Pressure from Trump on Russia May Be Bending CIA, Former Analysts Say

Pompeo CIA
Vice President Mike Pence (right) swears in Mike Pompeo—flanked by Pompeo’s wife, Susan—to be director of the CIA in Washington, D.C., on January 23. REUTERS/Jonathan Ernst

Updated | In early November, Cynthia Storer sat down and started sketching out her next lecture for an online course she's teaching for Johns Hopkins University. The topic: the politicization of intelligence. The ex-CIA senior counterterrorism analyst, one of the famous "sisters" who tracked Osama bin Laden, has firsthand memories of the constant pressure from Vice President Dick Cheney and other Bush administration officials to come up with proof that Saddam Hussein had ties to Al-Qaeda. With White House encouragement, the agency also came up with evidence that Hussein possessed weapons of mass destruction. In that sad episode, George Tenet, then CIA director, told Bush he could make a "slam dunk" case for attacking Iraq. As it turned out, Bush's sales pitch was successful, but the intelligence was a bust: No nuclear, chemical or biological weapons were found.

Perhaps it was only a coincidence, but the timing of Storer's lecture was ideal, given the lengthening string of evidence that CIA Director Mike Pompeo has been bending the agency to his boss's will on Russia and Iran.

On November 7, the Intercept reported that Pompeo, a former Tea Party Republican from Kansas, had met in October with William Binney, an ex–National Security Agency official. The latter had been promoting a highly disputed theory that the 2016 hack of the Democratic National Committee (DNC) was not the work of Russian agents but an inside job. Pompeo, according to Binney, told him that Trump had inspired the invitation, saying, "If he want[ed] to know the facts" on the DNC hack, "he should talk to me." Pompeo, the Intercept reported, also offered to set Binney up with other briefings at the FBI and DHS.

To many agency veterans, the Binney meeting was yet another sign that Pompeo isn't willing to deviate from Trump's political agenda. "I suppose the most optimistic view would be that Pompeo is playing to Trump to keep his access, but that he's being more professional, for lack of a better word, when he's actually in the job," John Sipher, a former top CIA Russia hand, tells Newsweek.

A CIA spokesman denies that his boss is parroting President Donald Trump's lines. "One of CIA's core missions is to speak truth to whomever we serve." Pompeo has insisted he "pushes back" with the president. "Absolutely. The whole team does," he told conservative MSNBC pundit Hugh Hewitt back in June. But he added, "It's great when the president or vice president or secretary of defense scribbles a note to me and says, 'Hey Mike, I want you to go relook at this. I want your team to do another scrub.'"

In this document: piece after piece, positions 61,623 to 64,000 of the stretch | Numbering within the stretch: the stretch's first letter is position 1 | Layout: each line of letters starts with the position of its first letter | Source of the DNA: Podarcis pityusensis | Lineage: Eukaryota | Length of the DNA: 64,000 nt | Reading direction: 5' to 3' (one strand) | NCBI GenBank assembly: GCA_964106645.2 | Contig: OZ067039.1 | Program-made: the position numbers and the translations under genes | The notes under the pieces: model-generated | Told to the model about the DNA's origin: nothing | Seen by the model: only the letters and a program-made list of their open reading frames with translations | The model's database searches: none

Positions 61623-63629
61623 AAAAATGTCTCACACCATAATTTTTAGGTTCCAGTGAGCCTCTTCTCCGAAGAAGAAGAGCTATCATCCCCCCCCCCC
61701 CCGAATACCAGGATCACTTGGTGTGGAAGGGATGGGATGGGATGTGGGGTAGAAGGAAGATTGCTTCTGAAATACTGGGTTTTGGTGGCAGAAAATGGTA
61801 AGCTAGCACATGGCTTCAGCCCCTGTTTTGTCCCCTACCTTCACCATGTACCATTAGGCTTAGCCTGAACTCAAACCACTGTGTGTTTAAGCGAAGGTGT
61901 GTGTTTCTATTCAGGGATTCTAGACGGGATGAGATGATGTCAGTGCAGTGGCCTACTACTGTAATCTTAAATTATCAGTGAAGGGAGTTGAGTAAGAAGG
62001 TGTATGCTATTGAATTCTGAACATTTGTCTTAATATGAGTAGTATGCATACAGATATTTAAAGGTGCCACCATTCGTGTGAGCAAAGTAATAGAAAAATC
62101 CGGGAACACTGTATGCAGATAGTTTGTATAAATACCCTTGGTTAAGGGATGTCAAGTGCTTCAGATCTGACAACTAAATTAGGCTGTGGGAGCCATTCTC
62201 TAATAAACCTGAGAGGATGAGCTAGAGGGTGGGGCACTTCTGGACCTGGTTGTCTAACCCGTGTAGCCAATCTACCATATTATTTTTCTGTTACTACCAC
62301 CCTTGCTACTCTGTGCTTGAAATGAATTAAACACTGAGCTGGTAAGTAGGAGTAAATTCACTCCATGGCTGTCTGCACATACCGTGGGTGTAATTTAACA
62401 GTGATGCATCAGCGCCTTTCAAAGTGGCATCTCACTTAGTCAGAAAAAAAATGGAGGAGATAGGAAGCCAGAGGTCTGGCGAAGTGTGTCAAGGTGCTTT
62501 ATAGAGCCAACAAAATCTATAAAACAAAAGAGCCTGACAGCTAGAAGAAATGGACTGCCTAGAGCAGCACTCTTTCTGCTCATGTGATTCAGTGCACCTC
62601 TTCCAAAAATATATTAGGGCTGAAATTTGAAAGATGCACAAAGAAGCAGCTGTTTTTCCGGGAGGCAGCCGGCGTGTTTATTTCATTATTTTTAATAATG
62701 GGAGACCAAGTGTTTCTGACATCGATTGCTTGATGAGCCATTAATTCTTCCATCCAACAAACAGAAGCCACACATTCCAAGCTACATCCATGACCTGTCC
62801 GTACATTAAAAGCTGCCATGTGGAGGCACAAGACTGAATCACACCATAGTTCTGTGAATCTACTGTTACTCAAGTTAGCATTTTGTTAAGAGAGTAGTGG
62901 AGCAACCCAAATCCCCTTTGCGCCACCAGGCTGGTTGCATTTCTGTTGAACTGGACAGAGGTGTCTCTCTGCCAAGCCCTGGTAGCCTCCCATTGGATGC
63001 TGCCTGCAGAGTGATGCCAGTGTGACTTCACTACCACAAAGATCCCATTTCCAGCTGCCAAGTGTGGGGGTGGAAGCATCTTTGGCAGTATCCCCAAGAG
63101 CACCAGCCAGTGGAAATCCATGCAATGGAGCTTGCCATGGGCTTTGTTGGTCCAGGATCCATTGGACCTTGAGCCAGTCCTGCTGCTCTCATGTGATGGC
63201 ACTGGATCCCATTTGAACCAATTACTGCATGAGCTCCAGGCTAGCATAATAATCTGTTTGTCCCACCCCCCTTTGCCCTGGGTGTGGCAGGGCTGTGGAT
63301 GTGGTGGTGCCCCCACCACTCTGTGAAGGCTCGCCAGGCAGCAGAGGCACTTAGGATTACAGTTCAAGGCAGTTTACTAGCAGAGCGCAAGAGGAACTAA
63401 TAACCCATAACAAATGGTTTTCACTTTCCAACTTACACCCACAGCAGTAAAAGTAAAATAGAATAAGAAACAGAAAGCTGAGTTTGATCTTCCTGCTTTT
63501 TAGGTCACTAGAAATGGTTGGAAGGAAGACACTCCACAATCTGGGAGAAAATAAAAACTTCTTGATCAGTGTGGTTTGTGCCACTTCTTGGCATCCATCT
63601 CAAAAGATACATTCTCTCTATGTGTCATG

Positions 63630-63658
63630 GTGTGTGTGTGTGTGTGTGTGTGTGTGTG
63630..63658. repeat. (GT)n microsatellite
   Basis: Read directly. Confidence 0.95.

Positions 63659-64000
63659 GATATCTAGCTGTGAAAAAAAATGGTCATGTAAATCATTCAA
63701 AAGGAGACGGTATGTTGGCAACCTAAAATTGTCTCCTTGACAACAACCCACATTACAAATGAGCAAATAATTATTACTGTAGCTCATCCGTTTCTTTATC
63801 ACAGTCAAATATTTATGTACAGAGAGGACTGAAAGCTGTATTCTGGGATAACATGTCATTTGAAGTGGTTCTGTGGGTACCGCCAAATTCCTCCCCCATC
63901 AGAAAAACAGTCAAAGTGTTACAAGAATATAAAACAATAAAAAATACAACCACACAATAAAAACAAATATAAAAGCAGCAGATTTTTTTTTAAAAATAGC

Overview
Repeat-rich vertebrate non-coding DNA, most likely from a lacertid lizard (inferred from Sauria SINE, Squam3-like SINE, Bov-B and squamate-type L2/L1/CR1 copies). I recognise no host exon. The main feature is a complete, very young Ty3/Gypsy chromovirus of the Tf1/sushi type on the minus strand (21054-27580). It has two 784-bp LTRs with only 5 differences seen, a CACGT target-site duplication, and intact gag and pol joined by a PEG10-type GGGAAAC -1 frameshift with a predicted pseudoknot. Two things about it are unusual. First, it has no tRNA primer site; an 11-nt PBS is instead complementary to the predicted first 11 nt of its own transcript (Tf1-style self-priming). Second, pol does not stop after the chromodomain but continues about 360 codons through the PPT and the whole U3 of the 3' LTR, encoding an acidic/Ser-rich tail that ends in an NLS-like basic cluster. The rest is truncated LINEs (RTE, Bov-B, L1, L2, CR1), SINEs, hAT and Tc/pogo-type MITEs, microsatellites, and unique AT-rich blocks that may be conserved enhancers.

But Pompeo seemed to be following the Republican playbook again this month when he approved the CIA's release of a second batch of files captured during the 2011 U.S. raid on bin Laden's compound in Pakistan. Normally, such a release would be of little interest except for historians and experts on the Middle East or terrorism. But in this case, the declassification looked like a bank shot in Team Trump's effort to undermine the Obama administration's nuclear deal with Iran. Ned Price, a former CIA counterterrorism analyst and national security adviser in the Obama White House, said that the release "wasn't about transparency," as Pompeo claimed. "A close read of his statements and the CIA's public rollout of the new documents," Price wrote for The Atlantic, "suggests, instead, that their release is part of his ongoing campaign to link Al-Qaeda to Tehran," thus creating another reason to renounce the Iran nuclear deal.

Trump campaigned against that deal and continued blasting it after he took office as "one of the worst and most one-sided transactions the United States has ever entered into." When CIA analysts told Pompeo last spring that Iran was complying with the arrangement, he reportedly answered, "Good. But we know they're cheating anyway, we're not just seeing it."

The president eventually decided not to officially disavow the Iran deal; he left it to Congress to decide whether to blow it up and reimpose sanctions. But his prior statements have shaken agency veterans. They fear Pompeo—who took a lead role in repeated Republican congressional investigations of Hillary Clinton and Benghazi—has forsaken his duty to be an honest broker of intelligence. "I've had analysts tell me that he will ask the question, the same question, over and over again, about Iran's compliance with the Iran deal, hoping for a different answer, which has echoes of Cheney and Iraq WMD [weapons of mass destruction]," says a former senior national security official, asking for anonymity in exchange for discussing internal deliberations.

Another worrying sign: Last summer Pompeo ordered the CIA unit tracking Russian subversion, the Counterintelligence Mission Center, to report directly to him. That was followed by his erroneous statement in October that the intelligence community had concluded that Russian meddling "did not affect the outcome of the election"—an assessment the agencies never made. (Former National Intelligence Director James Clapper has since concluded that Russian hacking and meddling on social media probably helped get Trump elected.) But conservative media trumpeted Pompeo's statement, which fit neatly with Trump's dismissal of all the evidence that the Russians helped him. CIA spokesman Dean Boyd later walked back his boss's statement, saying, "The intelligence assessment with regard to Russian election-meddling has not changed, and the director did not intend to suggest that it had."